This weekend’s reading list is dedicated to the views on the issues surrounding the current market environment and the Fed. While it is always more fun to root for a continuation of the bull market, it is a far different matter to bet on it and be wrong. 


1) Monetary Policy Lags – Fed Must Act Soon by Richard Fisher via The Financial Times

“Policymakers should focus on the direction of price changes over the medium term. This is easier said than done; you cannot be certain whether the latest inflation numbers reflect a long-running trend or a passing storm. The Fed tries to get around this by focusing on “core” inflation measures that leave out food and energy prices, which are volatile in the short term. The idea is to silence the noise in the inflation numbers, while leaving the signal.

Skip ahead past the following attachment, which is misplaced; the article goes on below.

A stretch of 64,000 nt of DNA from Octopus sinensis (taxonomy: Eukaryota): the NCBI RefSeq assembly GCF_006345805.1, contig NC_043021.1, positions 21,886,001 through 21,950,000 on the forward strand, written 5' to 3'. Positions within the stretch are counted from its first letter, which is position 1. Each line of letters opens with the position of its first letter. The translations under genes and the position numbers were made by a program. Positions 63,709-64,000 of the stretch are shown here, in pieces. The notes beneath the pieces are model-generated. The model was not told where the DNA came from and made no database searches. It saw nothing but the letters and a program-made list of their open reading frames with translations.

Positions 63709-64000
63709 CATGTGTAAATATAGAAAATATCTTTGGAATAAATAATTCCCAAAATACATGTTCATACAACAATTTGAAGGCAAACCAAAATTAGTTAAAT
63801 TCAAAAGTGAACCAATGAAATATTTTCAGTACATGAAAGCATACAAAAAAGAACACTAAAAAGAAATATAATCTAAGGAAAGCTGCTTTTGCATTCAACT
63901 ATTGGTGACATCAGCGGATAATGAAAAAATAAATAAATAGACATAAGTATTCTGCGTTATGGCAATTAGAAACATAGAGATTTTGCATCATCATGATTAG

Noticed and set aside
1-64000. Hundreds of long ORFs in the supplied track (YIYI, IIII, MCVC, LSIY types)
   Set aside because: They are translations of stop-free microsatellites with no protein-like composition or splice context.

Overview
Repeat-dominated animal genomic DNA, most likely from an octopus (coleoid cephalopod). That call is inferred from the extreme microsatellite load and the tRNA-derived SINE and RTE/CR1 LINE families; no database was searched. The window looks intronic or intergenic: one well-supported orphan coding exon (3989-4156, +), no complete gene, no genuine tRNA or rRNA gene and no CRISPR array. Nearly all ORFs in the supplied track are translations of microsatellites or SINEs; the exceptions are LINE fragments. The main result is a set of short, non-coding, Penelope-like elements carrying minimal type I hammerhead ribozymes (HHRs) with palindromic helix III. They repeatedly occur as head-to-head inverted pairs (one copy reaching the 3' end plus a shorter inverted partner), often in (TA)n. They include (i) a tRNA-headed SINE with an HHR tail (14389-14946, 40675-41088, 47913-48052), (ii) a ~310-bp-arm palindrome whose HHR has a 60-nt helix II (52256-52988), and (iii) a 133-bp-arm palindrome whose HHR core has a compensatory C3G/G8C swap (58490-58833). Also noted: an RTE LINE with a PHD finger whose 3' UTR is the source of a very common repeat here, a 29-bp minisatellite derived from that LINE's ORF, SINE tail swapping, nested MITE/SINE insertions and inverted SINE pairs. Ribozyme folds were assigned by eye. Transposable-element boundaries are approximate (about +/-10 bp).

But the Fed’s favored measure does not do as good a job as it could; while less noisy than the headline inflation rate, it has also been persistently low. Over the past 10 years, looking only at data that would have been available to policymakers in real time, conventional core PCE inflation has averaged 1.65 per cent, nearly 30 basis points below headline inflation’s 1.94 per cent average. Setting policy using this measure is like navigating using a compass: it has a systematic bias and is influenced by local anomalies in the earth’s magnetic field.”

Read Also: What Jackson Hole Missed On Inflation by Bob Eisenbeis via Cumberland Advisors


2) The Fed Is About To Unleash Deflation by Deutsche Bank via ZeroHedge

“Breaking down the breakeven and real yield components verifies that central bank liquidity has been more associated with real yields then breakevens, however the relationship is perverse! Real yields have tended to fall when balance sheet expansion is slowing while breakevens have generally been stickier. This suggests that risk assets drive (real) yields and that breakevens anticipate a (delayed) liquidity injection.